(to borrow a song title from David Bowie)
Loving the Alien
People have a natural tendency to judge the intentions and feelings of others based on what we know about ourselves. There is nothing necessarily wrong with that. As long as the people involved are fairly similar, it is a great shortcut. It is so much easier than spending a lot of time trying to communicate such difficult concepts. And, aren't all people pretty much the same anyway? Aren't our brains and nervous systems similar? Don't we all experience the same emotions?
The short answer to these questions is: No, we really aren't the same.
If I assume that my wife has the same feelings or intentions that I would have in the same circumstances, I will probably misinterpret her meaning. If she does the same thing, we could very easily get ourselves into a nasty emotional fight.
I think that this type of interaction is probably common in all couples and it is probably responsible for much of the heartache in relationships. But for my wife and me, we aren't simply different people and different sexes. We have an even more fundamental difference. I am an Aspie, and she is a Neurotypical; our basic neurophysiology is different. We not only have different intentions and feelings; even our sensations are different.
In sexual encounters, if I assume that her body is feeling sensations the same way that mine would in the same circumstances, I end up doing things to her that would feel good to me. If she does the same thing, we aren't really making love to each other. We are trying to make love to ourselves using each other's bodies. All we really end up doing is irritating each other.
To truly make love to each other, we must take the time to learn about each other's bodies. We must map each other's bodies as if we were exploring alien land. I suspect that all good lovers have made mental maps of their partner's body whether they are aware of it or not. What we are suggesting is that being more intentional about body mapping may help avoid making the kind of assumptions that lead lovers astray. For example, many Aspies find light touch extremely irritating while deep pressure may be more soothing. Neurotypicals often assume that if a partner is irritated, the best thing is to back off and use less pressure. This may be precisely the wrong thing to do. Likewise, an Aspie may assume that irritation means that the best thing to do is use more pressure. It is easy to see how these incorrect assumptions could lead to disastrous sexual encounters.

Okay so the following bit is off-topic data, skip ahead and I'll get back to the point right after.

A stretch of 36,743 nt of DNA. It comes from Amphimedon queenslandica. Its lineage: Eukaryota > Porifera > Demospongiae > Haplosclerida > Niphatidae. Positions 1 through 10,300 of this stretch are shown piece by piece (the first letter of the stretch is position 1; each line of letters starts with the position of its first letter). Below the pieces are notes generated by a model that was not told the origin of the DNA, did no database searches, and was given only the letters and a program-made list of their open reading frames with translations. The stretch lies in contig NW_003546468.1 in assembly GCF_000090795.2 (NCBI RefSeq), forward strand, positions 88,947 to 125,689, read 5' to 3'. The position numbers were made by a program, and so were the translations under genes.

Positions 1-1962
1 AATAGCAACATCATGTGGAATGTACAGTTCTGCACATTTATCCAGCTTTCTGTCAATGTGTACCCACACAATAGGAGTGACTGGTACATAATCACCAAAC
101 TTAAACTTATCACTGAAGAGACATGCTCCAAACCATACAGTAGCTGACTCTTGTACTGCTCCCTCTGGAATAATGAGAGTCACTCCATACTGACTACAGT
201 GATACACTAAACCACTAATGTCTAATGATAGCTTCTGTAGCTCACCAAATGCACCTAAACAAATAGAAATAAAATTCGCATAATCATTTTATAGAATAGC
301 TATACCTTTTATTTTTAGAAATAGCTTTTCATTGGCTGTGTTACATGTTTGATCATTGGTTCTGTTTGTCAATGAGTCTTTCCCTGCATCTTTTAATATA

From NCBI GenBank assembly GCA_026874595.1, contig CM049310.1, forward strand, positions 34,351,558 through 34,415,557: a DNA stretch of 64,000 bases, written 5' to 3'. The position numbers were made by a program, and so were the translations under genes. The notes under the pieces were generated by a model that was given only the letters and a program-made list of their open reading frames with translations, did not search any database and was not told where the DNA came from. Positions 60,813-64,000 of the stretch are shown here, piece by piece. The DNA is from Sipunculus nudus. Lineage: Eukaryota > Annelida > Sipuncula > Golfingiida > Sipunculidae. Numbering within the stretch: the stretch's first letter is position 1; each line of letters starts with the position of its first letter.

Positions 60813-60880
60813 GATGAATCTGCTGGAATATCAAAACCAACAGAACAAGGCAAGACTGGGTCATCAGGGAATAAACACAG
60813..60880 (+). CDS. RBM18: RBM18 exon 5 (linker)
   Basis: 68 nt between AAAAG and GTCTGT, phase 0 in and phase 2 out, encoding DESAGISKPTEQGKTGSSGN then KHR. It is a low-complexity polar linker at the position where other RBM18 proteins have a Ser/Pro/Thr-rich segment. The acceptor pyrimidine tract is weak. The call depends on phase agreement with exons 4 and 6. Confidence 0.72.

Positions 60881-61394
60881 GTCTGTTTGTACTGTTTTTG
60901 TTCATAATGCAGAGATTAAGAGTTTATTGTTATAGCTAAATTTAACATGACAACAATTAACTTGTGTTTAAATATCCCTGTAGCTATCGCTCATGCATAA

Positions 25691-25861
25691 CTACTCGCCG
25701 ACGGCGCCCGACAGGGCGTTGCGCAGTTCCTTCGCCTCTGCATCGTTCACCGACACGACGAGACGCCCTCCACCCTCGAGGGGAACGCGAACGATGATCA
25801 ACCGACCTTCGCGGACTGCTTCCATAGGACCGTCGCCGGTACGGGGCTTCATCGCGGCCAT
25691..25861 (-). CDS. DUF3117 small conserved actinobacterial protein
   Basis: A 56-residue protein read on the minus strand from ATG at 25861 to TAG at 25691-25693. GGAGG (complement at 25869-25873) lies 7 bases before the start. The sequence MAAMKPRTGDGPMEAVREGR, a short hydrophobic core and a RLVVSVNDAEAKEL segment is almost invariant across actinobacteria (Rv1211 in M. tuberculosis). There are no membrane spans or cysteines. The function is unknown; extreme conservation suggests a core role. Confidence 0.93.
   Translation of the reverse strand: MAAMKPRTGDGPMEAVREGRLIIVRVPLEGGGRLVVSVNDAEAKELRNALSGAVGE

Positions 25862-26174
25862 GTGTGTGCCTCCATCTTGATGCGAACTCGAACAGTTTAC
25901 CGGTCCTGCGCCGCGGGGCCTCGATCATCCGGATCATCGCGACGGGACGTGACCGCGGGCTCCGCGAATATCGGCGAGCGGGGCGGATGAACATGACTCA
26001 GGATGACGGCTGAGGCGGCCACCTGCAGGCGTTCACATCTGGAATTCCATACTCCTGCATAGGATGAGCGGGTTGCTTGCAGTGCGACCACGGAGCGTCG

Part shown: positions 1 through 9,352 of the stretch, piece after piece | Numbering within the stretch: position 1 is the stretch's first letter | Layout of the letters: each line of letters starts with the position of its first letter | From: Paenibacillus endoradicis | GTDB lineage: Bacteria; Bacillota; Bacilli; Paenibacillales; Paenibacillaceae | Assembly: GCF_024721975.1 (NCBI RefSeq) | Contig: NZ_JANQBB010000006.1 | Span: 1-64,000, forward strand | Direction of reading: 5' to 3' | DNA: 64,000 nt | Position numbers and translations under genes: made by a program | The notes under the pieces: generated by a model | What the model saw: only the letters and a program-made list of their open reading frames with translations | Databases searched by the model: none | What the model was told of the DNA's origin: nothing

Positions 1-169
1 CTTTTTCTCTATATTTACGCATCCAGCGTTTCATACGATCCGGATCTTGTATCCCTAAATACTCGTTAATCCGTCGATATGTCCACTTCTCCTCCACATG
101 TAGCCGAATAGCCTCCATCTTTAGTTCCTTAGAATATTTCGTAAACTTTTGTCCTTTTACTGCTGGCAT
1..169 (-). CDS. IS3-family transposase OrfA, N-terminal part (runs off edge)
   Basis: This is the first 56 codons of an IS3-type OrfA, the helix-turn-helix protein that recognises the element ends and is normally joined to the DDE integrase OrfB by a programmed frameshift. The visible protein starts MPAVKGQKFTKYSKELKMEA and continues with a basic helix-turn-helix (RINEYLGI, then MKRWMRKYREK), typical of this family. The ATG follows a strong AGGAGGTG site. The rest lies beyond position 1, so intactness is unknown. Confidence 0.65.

Body mapping can be used as an extension of the sensate focus exercises originally developed by Masters and Johnson. But we suggest that the lovers consider drawing an actual map of each other's bodies. This helps to abandon all assumptions about what should feel good. Don't assume you know how something will feel to someone else; test it and find out. Then keep good notes and use them to come up with new ideas about what to test. Take a scientific approach to the exploration of your partner's pleasure.
1) The map should begin with a basic outline of a male or female (or intermediate) body and include a front and back view. There should be a different map for each of the partners. Don't forget to include any hair.
2) How does it feel to be touched in a specific place? The partners add notes on specific body parts. It may help to color code the map. Feel free to use different color schemes if this one doesn't feel right to you.
a. Blue feels very bad (or irritating)
b. Green feels a little bad (or irritating)
c. Yellow feels neutral
d. Red feels good (or soothing or arousing)
e. Purple feels very good (or soothing or arousing)
3) How much pressure? The partners should note how much pressure feels good or bad in each place (eg. light touch, medium touch, deep pressure or not even touching but close enough to feel heat.)
4) What rhythm feels best? (eg. slow, fast, or something in between)
5) Touching with what? Try touching with different things (eg. hands, other body parts, feathers, a brush, velvet, satin, or whatever) and make notes about what feels good.
6) Make different maps to keep track of how touch preferences change during different phases of the sexual response cycle. Many sex therapists see the traditional Masters and Johnson stages I've listed below as too linear and goal focused. Feel free to substitute different stages if it seems more appropriate.
a. Unstimulated (non sexual)
7) Keep in mind that the map is never really finished. You can never “learn the map” and then assume you now know your partner's body completely. Many things can cause changes to the map and updates will be necessary. Things may change with different emotional states, at different parts of the menstrual cycle or with age. Surgery, disease, or changes in weight may also alter the maps.
8) With growing experience the actual written maps may no longer be necessary. What is really important after all, are the maps you carry in your minds while making love with your partner. But start out with actual, written maps. It will help you double check with your partner that what you think you have discovered is really true. It will also make it easier to show your progress and discoveries to your sex therapist for possible suggestions about what to do next.
Copyright © 2015 by Ramon and Shellie Selove. All rights reserved.